Embry Women’s Health, Arizona’s most popular COVID-19 testing clinic, continues expansion despite unanswered aid requests from the Arizona Department of Health Services (ADHS).
TestNOW Chief Executive Raymond Embry said Embry Women’s Health essentially “built a McDonalds” in the middle of nowhere for the public good, and are seeing no financial aid from government officials for their efforts.
“ADHS has not helped us with any staff,” said Embry’s human resources manager Michael Watson. “I know that we’ve reached out and asked for volunteer staff. All I got was an email saying they were going to look at the situation.”
Through TestNow, coronavirus drive-thru testing sites created by Embry Women’s Health at the onset of the pandemic, Embry Women’s Health has created the largest availability of COVID-19 testing sites in Arizona. Their most active site is located on the Mesa Community College campus on Dobson Road and Southern Avenue. Offering no-cost testing at more than Embry provides no-cost testing to around 18,000 patients per day at more than 67 sites across the state. They’re constantly growing, hiring and seeking financial help from the ADHS.
Embry has asked ADHS for support from the federal CARES Act fund. Arizona received more than $4 billion through the CARES Act and has seen more than 685,000 cases, but Embry has received little from the state coffer. They’ve also not received help with staffing.
Watson said the email he received detailed that ADHS was looking to help five large testing sites. He said he’s still waiting to hear which five sites and when he will receive aid.
On average, Watson said Embry hires 15-20 people a day. Additionally, they recruit volunteers to help check-in drivers at their testing sites. They are actively seeking qualified providers.
“For our providers, we are asking for certificates. They can be CNA, phlebotomists, nurses or licensed physician assistants,” he explained.
Watson said their hiring process is going well and located throughout counties outside of Maricopa such as Mohave, Cochise and Pima. Embry is constantly hiring because they are constantly growing, and despite their financial frustrations, they’ll add two locations this week.
“We are opening up in Payson tomorrow on Jan. 21,” said Philip Schaefer, director of marketing at Embry Women’s Health. “We are also opening in Frontier Park in Show Low on Jan. 22, and next week we’re opening our first site in Paige by the Grand Canyon.”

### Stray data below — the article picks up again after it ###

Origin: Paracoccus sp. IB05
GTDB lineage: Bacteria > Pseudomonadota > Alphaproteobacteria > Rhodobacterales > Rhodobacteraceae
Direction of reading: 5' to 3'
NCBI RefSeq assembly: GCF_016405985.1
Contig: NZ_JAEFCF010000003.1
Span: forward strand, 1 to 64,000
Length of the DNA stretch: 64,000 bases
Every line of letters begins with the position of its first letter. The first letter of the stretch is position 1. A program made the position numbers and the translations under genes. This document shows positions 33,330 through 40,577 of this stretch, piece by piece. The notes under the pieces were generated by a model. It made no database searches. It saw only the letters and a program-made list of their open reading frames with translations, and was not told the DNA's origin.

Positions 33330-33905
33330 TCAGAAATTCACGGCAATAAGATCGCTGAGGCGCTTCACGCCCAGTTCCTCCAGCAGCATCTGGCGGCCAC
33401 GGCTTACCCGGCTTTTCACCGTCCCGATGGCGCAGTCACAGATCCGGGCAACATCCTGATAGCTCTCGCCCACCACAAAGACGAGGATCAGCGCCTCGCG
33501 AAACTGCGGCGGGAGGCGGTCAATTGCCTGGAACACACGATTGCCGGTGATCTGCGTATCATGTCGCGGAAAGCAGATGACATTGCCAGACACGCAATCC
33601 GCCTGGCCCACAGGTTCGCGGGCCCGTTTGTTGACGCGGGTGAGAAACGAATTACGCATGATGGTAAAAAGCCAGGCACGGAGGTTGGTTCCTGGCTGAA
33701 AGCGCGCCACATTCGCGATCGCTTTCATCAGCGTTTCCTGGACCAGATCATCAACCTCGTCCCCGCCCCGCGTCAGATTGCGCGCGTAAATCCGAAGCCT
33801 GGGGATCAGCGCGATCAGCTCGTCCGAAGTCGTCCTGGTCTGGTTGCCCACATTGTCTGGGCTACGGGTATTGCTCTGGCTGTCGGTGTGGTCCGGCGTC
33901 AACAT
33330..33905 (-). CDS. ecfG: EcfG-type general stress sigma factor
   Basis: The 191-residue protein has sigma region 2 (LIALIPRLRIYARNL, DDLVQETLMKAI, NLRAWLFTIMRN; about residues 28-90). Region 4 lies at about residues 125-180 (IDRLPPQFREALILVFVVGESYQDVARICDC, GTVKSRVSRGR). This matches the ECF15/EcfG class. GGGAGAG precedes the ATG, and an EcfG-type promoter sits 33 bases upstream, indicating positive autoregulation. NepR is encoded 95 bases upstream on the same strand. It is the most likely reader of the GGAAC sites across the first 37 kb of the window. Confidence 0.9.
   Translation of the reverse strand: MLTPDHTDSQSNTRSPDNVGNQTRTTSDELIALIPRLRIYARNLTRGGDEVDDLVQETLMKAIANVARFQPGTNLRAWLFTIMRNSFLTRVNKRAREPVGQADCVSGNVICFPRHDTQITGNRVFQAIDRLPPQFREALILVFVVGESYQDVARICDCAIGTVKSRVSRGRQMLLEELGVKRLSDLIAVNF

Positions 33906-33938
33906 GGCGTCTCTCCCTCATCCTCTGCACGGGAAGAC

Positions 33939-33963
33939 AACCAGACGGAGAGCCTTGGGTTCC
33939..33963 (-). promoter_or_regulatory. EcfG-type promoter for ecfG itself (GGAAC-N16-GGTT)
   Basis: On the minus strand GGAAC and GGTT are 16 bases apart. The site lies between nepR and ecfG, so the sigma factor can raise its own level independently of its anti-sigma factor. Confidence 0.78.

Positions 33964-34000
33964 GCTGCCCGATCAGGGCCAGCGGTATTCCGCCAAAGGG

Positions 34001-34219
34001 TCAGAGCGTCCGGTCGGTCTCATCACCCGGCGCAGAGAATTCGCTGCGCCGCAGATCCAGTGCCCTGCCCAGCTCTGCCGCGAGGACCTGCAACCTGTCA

Schaefer explained Embry testing sites are needed because they have the ability to provide no-cost services for all communities without any stipulations.
“From infants to elderly, we will test them,” said Schaefer. “Some outfits, they don’t test anyone younger than 5 or 12-years-old.”
Additionally, Embry sites have the ability to distribute COVID-19 and flu vaccinations. While 30 Embry sites have been approved for vaccination distribution, Schaefer said they are still waiting to receive the vaccines, reportedly in short supply across the country. Still, this doesn’t mean they aren’t available to help.
For example, on Jan. 16, Embry Women’s Health was notified that a Mohave County pharmacy had only been able to administer 200 of the 500 vaccines they were given.
“They had 300 that needed to be administered or they were going to spoil,” said Schaefer. “We rallied out there last Saturday and distributed the vaccine in less than five hours.”
Despite concerns, Watson said Embry isn’t slowing down anytime soon because they still have a community to serve.
“We are going to be here for the community as long as we can. So from that end, we need community support,” said Schaefer. “If they can contact their local representatives and let them know TestNow is in our community, and we need vaccines. We need the funding that’s going out to these other, larger, more well known organizations.”
Biweekly, Raymond Embry attends a meeting with ADHS to figure out solutions to keep Embry’s testing options so widely available. When reached for comment, ADHS communications director Steve Elliot released a short email statement.
“Conversations and reviews of documentation with Embry are ongoing,” wrote Elliot.